Old Joe Biden has revived his presidential candidacy, something even hostile or indifferent media have had to admit. On Feb. 29, the extra day of Leap Year, he won the South Carolina primary by a decisive margin.
Afterward, Mayor Pete Buttigieg of South Bend, Indiana, and Sen. Amy Klobuchar of Minnesota withdrew from the race. Both Democrats received low support in Nevada and South Carolina, despite favorable media.
South Carolina has proven pivotal in recent decades for presidential contenders from both parties. In 2000, Sen. John McCain decisively defeated George W. Bush in New Hampshire by 48.5% to 30%. Bush recovered to win the South Carolina primary in an ugly campaign, and went on to take the Republican nomination.
In 1992, Bill Clinton, after a dismal showing in the Iowa caucuses, was able to gain some traction in New Hampshire, and then crush opponents in South Carolina by winning almost 63% of the vote. Clinton’s renewed momentum carried him on to the Democratic nomination and victory in the November presidential election.
Likewise, in 2016 Donald Trump’s dramatic outsider candidacy received a significant boost in South Carolina. He was the top vote getter in the Republican primary, with 32.5%, 10 points ahead of nearest rival Sen. Marco Rubio of Florida.
Biden’s victory in South Carolina directly reflects extremely strong support by African-American voters. He has an established record as a supporter of civil rights and someone who has worked in a long successful career of actually getting laws passed in Congress. This stands out in our era of celebrity candidates.
A perfectly timed endorsement by influential Congressman Jim Clyburn of South Carolina, Democratic Whip in the U.S. House of Representatives, was crucial. Biden emphasized how much his victory owes to this powerful number three leader of House Democrats. During his victory statement, he called out to “My buddy Jim Clyburn, you brought me back.”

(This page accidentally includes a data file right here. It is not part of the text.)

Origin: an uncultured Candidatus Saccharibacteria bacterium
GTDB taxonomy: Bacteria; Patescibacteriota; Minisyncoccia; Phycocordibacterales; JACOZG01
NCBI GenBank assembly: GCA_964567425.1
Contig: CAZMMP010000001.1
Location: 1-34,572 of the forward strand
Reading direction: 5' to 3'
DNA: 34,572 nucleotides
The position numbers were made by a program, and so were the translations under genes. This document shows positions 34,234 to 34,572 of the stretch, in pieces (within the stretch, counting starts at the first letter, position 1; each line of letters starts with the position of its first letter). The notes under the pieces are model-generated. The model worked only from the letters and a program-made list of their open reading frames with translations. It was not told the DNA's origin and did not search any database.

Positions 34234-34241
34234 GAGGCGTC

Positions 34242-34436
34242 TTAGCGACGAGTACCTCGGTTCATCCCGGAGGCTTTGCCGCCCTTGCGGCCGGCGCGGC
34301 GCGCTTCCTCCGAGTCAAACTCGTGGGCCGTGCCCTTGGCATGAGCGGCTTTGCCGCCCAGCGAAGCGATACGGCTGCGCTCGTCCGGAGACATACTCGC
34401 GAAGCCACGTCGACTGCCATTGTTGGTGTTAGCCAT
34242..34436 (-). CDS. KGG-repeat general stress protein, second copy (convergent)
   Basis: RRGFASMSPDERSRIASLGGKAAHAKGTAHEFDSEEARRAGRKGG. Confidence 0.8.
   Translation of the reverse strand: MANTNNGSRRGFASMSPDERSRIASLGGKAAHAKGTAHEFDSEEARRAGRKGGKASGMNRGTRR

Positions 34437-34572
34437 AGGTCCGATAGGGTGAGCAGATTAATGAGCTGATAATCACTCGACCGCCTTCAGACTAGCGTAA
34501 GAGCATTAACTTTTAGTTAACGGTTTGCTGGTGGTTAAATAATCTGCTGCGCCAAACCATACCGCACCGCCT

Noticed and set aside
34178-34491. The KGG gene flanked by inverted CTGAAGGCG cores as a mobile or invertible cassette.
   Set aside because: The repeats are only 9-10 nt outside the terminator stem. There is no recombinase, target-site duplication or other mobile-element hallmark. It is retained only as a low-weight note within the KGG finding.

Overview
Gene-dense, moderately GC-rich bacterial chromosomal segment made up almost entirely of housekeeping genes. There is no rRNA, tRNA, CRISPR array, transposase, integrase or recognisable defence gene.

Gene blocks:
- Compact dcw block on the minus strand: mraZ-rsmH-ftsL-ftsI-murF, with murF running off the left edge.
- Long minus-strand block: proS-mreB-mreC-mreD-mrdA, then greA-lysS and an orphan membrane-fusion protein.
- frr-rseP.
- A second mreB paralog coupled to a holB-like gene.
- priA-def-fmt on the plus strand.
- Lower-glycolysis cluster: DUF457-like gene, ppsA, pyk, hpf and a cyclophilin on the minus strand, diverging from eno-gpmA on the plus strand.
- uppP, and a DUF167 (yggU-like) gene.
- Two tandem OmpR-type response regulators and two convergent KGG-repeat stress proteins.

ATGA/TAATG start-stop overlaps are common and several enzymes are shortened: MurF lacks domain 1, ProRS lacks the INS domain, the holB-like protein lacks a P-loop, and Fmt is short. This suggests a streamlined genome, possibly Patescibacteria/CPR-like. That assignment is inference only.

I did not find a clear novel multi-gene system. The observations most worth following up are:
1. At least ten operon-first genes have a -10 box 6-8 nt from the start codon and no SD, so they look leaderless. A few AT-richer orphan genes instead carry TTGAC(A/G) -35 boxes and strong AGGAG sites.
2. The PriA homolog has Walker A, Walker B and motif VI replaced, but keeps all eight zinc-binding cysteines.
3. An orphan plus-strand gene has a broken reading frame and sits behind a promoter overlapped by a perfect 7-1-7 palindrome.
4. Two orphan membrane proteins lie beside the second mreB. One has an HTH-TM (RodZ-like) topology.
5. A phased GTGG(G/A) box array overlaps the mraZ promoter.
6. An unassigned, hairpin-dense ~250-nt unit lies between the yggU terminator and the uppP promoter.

Another important factor in voting preferences is that African-Americans generally are socially conservative and committed to religion. Biden’s relatively moderate policy positions in today’s Democratic Party give him strong appeal to relatively conservative voters who are serious about policy matters, including African-Americans.
Biden also benefits from his eight years as vice president during the administration of President Barack Obama. Recent presidents have generally treated their vice presidents as partners. This was true of Jimmy Carter and Walter Mondale, Ronald Reagan and George H.W. Bush, and Bill Clinton and Al Gore. Each vice president went on to secure nomination for president, though only Bush won the White House.
Bush’s vice president, hapless Dan Quayle, is the exception to the trend for occupants to gain by holding the office. Quayle seemed somewhat lost. Dick Cheney, vice president under President George W. Bush, ruled out running for president.
Vice presidents, who occupy a very visible and now respected post, can thank the important founder of the modern version of the office - Richard M. Nixon.
Just as Franklin D. Roosevelt established the very powerful modern presidency, Nixon transformed the vice presidency during the administration of President Dwight Eisenhower to a post of influence and respect, with a possible path to the White House.
Because Nixon elevated the vice presidency in influence, successors in that office are usually contenders for the presidency.
Biden enjoyed further impressive victories on “Super Tuesday” March 3, when 14 states and one territory held primaries.
He should thank Richard Nixon – though of course not publicly.
Arthur I. Cyr is Clausen Distinguished Professor at Carthage College and author of “After the Cold War” (NYU Press and Macmillan). Contact firstname.lastname@example.org.